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Consider the following situation: - I am using Linux. I have doubt that my application has crashed. I had not enabled core dump. There is no information in the log.

How can I be sure that, after the system restart my app was started, but now it is not running, because it has crashed.

My app is configured as a service, written in C/C++.

In a way: how can I get all the process/service names that have executed since the system start? Is it even possible?

I know, I can enable logging and start the process again to get the crash.

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8 Answers 8

up vote 5 down vote accepted

Standard practice is to have a pid file for your daemon (/var/run/$, in which you can find its process id without having to parse the process tree manually. You can then either check the state of that process, or make your daemon respond to a signal (usually SIGHUP), and report its status. It's a good idea to make sure that this pid still belongs to your process too, and the easiest way is to check /proc/$PID/cmdline.

Addendum: If you're only using newer fedora or ubuntu, your init system is upstart, which has monitoring and triggering capabilities built in.

As @emg-2 noted, BSD process accounting is available, but I don't think it's the correct approach for this situation.

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Also remember that process ID roll over, so when checking for the active PID make sure it really is the app running. One way to do that is to look at /proc/PID/cmdline – Brian C. Lane May 26 '09 at 15:32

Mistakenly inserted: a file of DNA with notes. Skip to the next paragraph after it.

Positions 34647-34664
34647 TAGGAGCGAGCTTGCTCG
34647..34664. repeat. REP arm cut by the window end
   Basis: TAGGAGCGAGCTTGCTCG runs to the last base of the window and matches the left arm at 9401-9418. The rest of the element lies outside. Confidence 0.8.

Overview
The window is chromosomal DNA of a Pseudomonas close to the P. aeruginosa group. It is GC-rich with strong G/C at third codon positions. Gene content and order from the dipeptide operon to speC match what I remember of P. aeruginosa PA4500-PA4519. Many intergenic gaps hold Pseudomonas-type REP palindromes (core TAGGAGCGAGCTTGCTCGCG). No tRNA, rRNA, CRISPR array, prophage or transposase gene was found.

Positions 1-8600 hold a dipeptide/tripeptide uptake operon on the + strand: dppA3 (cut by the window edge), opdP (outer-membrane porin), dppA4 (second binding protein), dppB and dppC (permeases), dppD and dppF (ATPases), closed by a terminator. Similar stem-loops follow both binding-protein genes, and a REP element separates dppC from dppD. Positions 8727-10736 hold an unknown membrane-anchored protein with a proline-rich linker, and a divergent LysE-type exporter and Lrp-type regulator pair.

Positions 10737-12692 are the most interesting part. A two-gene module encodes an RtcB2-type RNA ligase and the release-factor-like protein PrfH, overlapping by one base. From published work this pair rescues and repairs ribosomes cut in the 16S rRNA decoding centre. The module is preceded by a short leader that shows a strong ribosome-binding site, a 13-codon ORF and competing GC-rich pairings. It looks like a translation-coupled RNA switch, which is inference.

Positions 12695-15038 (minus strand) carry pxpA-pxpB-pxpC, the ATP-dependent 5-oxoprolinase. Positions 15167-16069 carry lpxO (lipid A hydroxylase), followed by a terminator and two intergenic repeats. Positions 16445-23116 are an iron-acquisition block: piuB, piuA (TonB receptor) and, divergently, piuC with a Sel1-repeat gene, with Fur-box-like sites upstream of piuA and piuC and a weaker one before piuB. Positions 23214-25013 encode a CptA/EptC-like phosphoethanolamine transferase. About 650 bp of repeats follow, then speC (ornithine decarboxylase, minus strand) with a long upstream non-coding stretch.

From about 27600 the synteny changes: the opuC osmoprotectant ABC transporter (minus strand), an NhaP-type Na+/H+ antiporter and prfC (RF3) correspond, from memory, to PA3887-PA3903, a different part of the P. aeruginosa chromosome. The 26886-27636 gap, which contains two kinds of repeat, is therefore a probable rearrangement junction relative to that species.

Good point Brian - I was assuming a certain level of safe programming practices ;) I'll add it for thoroughness. – JimB May 26 '09 at 15:39

This feature is included in Linux Kernel. It's called: BSD process accounting.

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Also consider using atop. These two in combination should cover everything, with most things in more than one way. – Jeff Ferland May 26 '09 at 13:41

I would recommend that you write the fact that you started out to some kind of log file, either a private one which get's overwritten on each start up or one via syslogd.

Also, you can log a timestamp heartbeat so that you know exactly when it crashed.

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you probably can make a decoy, ie an application or shell script that is just a wrapper around the true application, but adds some logging like "Application started". Then you change the name of your original app, and give the original name to your decoy.

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As JimB mentions, you have the daemon write a PID file. You can tell if it's running or not by sending it a signal 0, via either the kill(2) system call or the kill(1) program. The return status will tell you whether or not the process with that PID exists.

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Daemons should always: 1) Write the currently running instance's process to /var/run/$ using getpid() (man getpid) or an equivalent command for your language. 2) Write a standard logfile to /var/log/$NAME.log (larger logfiles should be broken up into .0.log for currently running logs along with .X.log.gz for other logs, where X is a number with lower being more recent) 3) /Should/ have an LSB compatible run script accepting at least the start stop status and restart flags. Status could be used to check whether the daemon is running.

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I don't know of a standard way of getting all the process names that have executed; there might be a way however to do this with SystemTap.

If you just want to monitor your process, I would recommend using waitid (man 2 wait) after the fork instead of detaching and daemonizing.

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If your app has crashed, that's not distinguishable from "your app was never started", unless your app writes in the system log. syslog(3) is your friend.

To find your app you can try a number of ideas:

  • Look in the /proc filesystem
  • Run the ps command
  • Try killall appname -0 and check the return code
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